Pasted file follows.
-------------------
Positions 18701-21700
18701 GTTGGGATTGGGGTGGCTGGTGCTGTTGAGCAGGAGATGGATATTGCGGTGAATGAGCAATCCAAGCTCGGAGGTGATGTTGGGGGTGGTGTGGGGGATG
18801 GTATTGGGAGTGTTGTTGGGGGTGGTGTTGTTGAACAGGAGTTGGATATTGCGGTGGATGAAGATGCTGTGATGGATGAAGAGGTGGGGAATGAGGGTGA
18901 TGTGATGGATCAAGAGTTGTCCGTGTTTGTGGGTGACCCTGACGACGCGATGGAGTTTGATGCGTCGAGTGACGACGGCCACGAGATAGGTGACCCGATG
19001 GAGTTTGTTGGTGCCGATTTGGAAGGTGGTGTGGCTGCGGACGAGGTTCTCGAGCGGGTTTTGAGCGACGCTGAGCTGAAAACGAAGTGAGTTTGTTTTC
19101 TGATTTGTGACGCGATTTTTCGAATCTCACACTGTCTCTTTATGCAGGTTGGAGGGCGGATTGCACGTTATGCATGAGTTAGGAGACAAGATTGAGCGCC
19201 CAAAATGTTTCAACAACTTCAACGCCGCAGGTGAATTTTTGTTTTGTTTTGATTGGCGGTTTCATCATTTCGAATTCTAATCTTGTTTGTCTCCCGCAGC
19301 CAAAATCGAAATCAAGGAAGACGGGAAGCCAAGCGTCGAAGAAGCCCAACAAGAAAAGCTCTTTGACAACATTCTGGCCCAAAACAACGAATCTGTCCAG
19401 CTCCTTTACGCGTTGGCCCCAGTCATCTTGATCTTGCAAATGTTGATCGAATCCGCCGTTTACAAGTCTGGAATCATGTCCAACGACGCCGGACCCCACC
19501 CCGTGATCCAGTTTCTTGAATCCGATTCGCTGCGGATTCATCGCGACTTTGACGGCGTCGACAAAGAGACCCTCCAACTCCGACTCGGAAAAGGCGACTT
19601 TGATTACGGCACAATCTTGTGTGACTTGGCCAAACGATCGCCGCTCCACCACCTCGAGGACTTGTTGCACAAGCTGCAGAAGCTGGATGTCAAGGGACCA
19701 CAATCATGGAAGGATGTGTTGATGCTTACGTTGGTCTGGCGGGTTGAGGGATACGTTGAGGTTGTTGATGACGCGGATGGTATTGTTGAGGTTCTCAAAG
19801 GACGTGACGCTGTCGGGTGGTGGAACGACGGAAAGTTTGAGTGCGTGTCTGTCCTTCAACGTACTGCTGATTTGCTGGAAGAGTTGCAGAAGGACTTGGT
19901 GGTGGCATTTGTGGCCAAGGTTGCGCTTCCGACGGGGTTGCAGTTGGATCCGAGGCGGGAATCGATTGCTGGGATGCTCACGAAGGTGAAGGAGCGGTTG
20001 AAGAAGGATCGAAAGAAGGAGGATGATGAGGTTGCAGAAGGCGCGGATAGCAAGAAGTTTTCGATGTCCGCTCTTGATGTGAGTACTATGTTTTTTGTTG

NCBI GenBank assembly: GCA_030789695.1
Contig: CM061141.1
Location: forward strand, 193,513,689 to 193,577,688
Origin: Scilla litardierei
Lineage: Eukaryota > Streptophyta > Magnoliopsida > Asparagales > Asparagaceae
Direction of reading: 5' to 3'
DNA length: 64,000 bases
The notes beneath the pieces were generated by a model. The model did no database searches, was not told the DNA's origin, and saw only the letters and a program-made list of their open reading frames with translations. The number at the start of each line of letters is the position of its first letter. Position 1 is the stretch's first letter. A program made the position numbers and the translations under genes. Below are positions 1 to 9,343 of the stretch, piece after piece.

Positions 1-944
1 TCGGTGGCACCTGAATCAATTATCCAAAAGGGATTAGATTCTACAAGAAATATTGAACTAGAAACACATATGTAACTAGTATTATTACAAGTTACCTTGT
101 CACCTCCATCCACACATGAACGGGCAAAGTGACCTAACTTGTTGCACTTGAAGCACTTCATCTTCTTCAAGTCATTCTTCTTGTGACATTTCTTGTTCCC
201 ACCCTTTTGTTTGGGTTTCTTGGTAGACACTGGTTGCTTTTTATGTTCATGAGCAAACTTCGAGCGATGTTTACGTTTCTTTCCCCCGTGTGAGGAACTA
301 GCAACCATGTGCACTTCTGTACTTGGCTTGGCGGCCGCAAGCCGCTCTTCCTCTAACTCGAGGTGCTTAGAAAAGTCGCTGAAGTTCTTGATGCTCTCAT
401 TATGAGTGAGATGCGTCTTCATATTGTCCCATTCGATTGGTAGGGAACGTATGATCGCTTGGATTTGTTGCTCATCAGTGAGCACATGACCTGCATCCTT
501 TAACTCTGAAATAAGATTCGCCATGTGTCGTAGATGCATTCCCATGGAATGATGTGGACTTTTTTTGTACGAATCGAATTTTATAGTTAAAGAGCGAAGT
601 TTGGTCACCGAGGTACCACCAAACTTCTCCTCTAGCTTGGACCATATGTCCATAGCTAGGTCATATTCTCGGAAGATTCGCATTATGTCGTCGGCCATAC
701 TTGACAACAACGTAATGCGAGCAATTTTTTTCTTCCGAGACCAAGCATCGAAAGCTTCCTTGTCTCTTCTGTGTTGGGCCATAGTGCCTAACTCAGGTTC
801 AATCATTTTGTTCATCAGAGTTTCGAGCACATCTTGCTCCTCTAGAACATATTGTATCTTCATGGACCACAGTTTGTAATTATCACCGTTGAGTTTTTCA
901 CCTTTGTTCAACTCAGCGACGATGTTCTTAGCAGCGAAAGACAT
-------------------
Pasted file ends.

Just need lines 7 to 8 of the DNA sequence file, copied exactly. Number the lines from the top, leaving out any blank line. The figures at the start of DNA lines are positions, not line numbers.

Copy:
19201 CAAAATGTTTCAACAACTTCAACGCCGCAGGTGAATTTTTGTTTTGTTTTGATTGGCGGTTTCATCATTTCGAATTCTAATCTTGTTTGTCTCCCGCAGC
19301 CAAAATCGAAATCAAGGAAGACGGGAAGCCAAGCGTCGAAGAAGCCCAACAAGAAAAGCTCTTTGACAACATTCTGGCCCAAAACAACGAATCTGTCCAG